While the term Close normally refers to the accounting process, we always recommend including standard metrics as part of the process. If the company presents SAAS metrics like ARR, MRR, or bookings, the sales operations team should be included in the process to reconcile those metrics. In other blogs, we have discussed budgeting and forecasting, and part of the Closed process should include comparing actual results to the budget to understand the variance. The result of that analysis might require an update to the future forecast.
Strategic versus Private Equity
These are the two types of acquirers the company will find in an acquisition process. Strategic acquirers are businesses in the same industry or looking to move into that industry. They will normally integrate the company into theirs or potentially run it as a subsidiary. They are typically willing to pay a higher premium for the company as the ability to cross-sell products can drive incremental revenue to their existing clients and within the company’s client bases. Private Equity firms will either roll the company into another one of their portfolio investments or continue to operate the business but with their guidance. Private Equity firms have a very structured method to value the business driven by cash generation potential, which normally results in lower transaction values.
When a company has to sell quickly, it can maintain some leverage by running a broad process to keep multiple potential acquirers interested. Reiterating an earlier point, multiple options (or acquirers) enable the company to drive the pace of the process and use the competitive nature of the process to their advantage. Until the LOI submission date passes, interested acquirers will assume the process is competitive and act accordingly. But if the LOI date passes and the only interested party needs more time, they will quickly realize they are the only bidder and will likely change their offer. Once in that 1:1 negotiation, any negative changes to the buyer’s business can impact the transaction and potentially derail a close, so having backup options may provide the seller another chance with a different buyer.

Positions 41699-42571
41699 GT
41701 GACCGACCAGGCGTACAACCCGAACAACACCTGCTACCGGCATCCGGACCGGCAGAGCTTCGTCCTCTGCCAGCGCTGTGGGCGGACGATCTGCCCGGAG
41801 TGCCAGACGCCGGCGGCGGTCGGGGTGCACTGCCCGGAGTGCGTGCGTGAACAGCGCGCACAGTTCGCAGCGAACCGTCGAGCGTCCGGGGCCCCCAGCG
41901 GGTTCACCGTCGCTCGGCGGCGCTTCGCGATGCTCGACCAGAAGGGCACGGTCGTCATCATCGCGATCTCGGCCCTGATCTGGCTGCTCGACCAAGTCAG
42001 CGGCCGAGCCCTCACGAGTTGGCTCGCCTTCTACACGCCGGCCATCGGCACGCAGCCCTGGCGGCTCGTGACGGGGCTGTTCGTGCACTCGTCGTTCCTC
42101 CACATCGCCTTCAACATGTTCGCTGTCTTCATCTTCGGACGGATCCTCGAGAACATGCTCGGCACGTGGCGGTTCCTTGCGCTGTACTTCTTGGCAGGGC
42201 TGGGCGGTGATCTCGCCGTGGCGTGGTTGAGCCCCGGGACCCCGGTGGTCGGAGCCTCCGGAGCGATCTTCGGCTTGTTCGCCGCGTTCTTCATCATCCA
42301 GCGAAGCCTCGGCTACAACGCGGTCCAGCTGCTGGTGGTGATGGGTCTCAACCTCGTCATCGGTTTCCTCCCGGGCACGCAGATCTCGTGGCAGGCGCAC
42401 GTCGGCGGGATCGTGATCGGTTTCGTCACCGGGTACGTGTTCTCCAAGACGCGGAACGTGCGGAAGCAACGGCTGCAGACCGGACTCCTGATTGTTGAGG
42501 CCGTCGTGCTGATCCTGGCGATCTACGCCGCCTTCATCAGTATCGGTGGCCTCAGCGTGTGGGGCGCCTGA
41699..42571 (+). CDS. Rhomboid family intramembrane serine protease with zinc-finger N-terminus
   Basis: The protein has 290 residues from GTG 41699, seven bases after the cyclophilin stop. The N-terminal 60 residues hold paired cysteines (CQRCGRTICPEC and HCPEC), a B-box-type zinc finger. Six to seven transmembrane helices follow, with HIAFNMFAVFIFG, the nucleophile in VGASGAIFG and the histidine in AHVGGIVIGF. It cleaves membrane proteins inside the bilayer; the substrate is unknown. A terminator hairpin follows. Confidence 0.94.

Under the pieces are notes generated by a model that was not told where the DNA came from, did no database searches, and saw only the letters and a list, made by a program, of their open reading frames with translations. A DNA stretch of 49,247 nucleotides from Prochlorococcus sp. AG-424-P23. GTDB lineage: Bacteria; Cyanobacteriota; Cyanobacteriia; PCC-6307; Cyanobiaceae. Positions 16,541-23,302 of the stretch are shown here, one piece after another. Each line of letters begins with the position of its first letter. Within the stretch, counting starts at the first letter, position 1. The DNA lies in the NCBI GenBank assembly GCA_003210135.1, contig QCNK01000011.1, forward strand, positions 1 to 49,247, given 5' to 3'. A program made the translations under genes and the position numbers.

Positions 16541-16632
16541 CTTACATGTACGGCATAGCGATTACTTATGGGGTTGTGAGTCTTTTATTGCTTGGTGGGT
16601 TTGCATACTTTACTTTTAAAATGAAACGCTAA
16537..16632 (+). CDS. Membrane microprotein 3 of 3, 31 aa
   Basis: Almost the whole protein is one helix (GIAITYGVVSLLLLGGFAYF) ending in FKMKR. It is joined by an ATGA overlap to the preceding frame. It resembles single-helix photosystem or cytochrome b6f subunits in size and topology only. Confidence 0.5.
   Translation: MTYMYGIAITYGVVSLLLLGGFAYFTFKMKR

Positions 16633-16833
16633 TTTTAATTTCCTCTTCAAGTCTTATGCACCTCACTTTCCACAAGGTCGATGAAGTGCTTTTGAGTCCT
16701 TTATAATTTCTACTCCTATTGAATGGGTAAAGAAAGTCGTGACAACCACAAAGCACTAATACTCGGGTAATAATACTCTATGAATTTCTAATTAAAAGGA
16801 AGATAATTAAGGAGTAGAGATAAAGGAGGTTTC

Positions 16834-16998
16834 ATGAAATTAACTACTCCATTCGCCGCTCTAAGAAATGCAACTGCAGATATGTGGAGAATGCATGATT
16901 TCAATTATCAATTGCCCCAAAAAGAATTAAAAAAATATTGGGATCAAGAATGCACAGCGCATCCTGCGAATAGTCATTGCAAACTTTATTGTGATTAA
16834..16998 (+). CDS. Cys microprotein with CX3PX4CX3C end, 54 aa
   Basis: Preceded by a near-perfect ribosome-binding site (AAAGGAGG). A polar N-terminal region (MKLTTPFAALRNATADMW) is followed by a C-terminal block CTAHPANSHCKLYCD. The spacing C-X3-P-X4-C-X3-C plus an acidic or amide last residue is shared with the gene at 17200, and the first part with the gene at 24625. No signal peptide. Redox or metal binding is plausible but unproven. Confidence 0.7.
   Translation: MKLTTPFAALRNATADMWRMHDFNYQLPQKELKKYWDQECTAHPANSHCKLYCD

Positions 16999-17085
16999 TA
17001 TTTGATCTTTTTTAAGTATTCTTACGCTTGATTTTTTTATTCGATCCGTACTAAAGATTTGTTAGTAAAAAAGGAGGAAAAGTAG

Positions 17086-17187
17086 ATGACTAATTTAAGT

Driving the Process
Once an LOI is reached with an acquirer, the process changes to a deep review of the company and the purchase agreement negotiation that requires legal, tax, and accounting expertise. Having a dedicated resource internally to drive the process is key, which can be done by the CEO, investors, or outside counsel. However, an outside fractional CFO can aid the CEO as they understand deliverables, meet with the proper internal and external resources, and create deadlines for both parties to drive the transaction forward. The fractional CFO will resolve low-level issues and more complex questions with the CEO or the Board. This allows the CEO to continue to run the business and only be involved in the most important decisions.
As you navigate the intricate journey of mergers and acquisitions, remember that the key to a successful transition lies in robust financial health and strategic planning. At Bagchi Group, we specialize in analyzing your financials with a 360-degree approach, identifying risks, uncovering opportunities, and optimizing your budget. To delve deeper into how we can assist your startup during this critical phase, don’t hesitate to contact Tim Debone at Bagchi Group. Your business’s success is our priority, and we’re here to guide you every step of the way.